Updated at 7:20 p.m. ET

A glitch in American Airlines' pilot scheduling system means that thousands of flights during the holiday season currently do not have pilots assigned to fly them.

The shortage was caused by an error in the system pilots use to bid for time off, the Allied Pilots Association told NPR. The union represents the airline's 15,000 pilots.

"The airline is a 24/7 op," union spokesman Dennis Tajer told CNBC. "The system went from responsibly scheduling everybody to becoming Santa Claus to everyone."

"The computer said, 'Hey ya'll. You want the days off? You got it.' "

Tajer called it "a man-made snowstorm" and said the union estimated that more than 15,000 of the airline's flights don't have pilots. More pilots were granted time off between Dec. 17 and Dec. 31 than should have been, resulting in the shortage.

American Airlines spokesman Matt Miller told CNBC that the airline was working on the problem and expected to avoid cancellations during the holidays. He did not specify how many flights were affected.

"We have reserve pilots to help cover flying in December, and we are paying pilots who pick up certain open trips 150 percent of their hourly rate — as much as we are allowed to pay them per the contract," he told the network. "We will work with the APA to take care of our pilots and ensure we get our customers to where they need to go over the holidays."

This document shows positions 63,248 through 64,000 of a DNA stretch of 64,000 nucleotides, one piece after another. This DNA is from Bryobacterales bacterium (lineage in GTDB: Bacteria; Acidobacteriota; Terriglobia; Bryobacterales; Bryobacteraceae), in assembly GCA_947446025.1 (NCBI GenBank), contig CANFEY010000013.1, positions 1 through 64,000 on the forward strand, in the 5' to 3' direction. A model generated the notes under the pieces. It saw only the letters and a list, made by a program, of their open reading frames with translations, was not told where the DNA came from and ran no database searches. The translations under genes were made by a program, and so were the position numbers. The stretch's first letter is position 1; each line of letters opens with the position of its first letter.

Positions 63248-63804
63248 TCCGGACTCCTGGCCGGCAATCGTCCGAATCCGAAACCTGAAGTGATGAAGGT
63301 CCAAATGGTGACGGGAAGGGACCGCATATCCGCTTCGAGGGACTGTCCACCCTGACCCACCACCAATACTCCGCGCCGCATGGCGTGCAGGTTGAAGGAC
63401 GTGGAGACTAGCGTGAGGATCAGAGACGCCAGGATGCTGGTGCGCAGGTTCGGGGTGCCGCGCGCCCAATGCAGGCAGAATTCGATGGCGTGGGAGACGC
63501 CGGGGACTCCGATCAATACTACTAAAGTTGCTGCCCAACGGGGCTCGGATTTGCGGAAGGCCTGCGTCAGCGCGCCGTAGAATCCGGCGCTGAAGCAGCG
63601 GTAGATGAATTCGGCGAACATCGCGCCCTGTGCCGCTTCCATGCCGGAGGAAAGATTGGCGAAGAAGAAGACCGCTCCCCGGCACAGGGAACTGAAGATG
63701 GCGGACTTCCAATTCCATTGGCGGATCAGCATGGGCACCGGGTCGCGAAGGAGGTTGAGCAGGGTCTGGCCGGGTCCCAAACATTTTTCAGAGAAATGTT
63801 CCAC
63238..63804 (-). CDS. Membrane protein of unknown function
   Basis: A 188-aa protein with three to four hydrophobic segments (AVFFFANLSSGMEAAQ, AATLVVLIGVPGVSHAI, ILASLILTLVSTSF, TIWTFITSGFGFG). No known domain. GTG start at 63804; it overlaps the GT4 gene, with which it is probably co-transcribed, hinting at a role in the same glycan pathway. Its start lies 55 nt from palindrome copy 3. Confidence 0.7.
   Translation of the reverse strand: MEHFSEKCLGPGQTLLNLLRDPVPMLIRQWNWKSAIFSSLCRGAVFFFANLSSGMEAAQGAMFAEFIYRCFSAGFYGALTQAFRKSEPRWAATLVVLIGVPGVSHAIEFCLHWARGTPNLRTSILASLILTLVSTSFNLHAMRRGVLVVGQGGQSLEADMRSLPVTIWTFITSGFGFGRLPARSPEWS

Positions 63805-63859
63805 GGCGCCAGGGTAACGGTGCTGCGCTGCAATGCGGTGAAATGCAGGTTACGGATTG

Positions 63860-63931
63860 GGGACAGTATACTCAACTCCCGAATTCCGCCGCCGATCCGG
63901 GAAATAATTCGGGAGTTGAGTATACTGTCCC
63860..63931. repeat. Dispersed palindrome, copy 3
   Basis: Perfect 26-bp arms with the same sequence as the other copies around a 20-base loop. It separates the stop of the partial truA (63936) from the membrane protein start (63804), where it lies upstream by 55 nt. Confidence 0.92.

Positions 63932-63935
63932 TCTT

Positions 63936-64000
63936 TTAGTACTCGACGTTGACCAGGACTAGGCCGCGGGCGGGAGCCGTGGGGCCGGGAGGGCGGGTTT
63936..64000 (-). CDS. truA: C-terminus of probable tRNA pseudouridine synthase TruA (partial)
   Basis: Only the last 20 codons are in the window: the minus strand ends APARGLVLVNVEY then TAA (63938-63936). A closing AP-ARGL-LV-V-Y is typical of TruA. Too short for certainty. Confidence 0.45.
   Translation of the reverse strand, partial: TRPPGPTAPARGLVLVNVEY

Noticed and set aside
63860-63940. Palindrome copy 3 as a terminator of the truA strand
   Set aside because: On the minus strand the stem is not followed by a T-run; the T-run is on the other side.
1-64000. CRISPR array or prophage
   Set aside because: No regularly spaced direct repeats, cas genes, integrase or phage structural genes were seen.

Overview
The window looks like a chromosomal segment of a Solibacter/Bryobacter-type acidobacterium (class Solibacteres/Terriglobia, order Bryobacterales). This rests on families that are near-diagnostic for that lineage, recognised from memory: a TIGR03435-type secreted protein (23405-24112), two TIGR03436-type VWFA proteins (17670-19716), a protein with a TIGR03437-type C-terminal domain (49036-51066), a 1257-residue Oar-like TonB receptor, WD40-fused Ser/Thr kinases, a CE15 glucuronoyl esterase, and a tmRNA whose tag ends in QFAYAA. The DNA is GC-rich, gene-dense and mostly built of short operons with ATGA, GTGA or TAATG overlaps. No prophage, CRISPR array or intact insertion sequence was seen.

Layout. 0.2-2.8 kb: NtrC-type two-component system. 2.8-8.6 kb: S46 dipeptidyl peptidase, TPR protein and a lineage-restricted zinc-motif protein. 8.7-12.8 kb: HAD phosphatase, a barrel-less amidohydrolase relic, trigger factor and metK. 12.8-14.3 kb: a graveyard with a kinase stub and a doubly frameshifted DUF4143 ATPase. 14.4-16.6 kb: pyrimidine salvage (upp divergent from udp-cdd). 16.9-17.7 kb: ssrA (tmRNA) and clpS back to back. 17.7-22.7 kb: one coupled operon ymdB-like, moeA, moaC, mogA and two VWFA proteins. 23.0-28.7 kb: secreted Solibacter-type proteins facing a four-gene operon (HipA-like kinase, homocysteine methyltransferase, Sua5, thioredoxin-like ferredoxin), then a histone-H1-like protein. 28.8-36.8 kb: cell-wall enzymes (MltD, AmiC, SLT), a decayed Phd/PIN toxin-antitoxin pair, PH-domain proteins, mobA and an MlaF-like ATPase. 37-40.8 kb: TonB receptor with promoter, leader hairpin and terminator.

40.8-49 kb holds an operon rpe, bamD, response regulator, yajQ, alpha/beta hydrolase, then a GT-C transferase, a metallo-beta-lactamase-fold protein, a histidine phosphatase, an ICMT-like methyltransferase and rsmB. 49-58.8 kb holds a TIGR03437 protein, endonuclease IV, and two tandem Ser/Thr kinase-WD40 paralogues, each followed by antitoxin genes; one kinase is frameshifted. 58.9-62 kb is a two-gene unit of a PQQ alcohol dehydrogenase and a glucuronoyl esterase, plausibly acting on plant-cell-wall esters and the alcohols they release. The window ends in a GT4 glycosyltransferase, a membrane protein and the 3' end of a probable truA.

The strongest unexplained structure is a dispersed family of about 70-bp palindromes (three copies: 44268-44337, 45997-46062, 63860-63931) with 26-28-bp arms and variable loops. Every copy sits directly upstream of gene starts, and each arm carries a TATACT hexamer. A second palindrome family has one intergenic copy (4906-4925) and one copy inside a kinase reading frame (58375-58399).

In a post to its website, the union warned its members that because "management unilaterally created their solution in violation of the contract, neither APA nor the contract can guarantee the promised payment of the premium being offered." It said management had disclosed the bidding system failure on Friday.

American's Miller told NPR, "We have reached out [to the union]. We've made contact through several different channels and look forward to the opportunity to work on this issue together and ultimately get everyone where they need to go over the holidays." Union spokesman Trajer texted, "They called late [and we] had a short discussion. We asked for a meeting they said they would get back to us but would not schedule a meeting."

The snafu is reminiscent of one that afflicted budget carrier Ryanair in September. The airline scheduled too many pilots for vacation, leading it to cancel hundreds of flights. Bloomberg reported that the airline was likely to take a $30 million hit for its mistake as it paid out refunds and compensation.

American's pilots have had a tense relationship with the company on previous occasions.

"This is certainly not routine," Tajer told Bloomberg News. "This is a crisis right now, and in that crisis, they've gone solo."

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